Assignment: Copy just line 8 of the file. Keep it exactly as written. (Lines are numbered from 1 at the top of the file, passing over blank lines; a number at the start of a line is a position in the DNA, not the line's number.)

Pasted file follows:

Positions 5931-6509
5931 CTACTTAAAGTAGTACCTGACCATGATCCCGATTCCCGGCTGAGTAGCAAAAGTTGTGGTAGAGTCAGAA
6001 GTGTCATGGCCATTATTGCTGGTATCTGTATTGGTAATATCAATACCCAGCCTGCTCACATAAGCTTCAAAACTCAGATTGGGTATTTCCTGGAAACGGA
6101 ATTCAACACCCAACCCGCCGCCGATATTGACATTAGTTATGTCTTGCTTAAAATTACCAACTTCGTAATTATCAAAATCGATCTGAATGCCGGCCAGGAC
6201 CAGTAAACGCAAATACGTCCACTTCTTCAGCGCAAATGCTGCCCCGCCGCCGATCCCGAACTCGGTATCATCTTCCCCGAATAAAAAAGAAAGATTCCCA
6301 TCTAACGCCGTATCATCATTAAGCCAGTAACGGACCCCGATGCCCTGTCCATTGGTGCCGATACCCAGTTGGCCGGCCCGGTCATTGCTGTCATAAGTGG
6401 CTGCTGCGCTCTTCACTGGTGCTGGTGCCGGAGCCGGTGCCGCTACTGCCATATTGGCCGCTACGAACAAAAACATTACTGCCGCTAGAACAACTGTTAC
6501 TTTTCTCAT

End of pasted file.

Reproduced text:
6501 TTTTCTCAT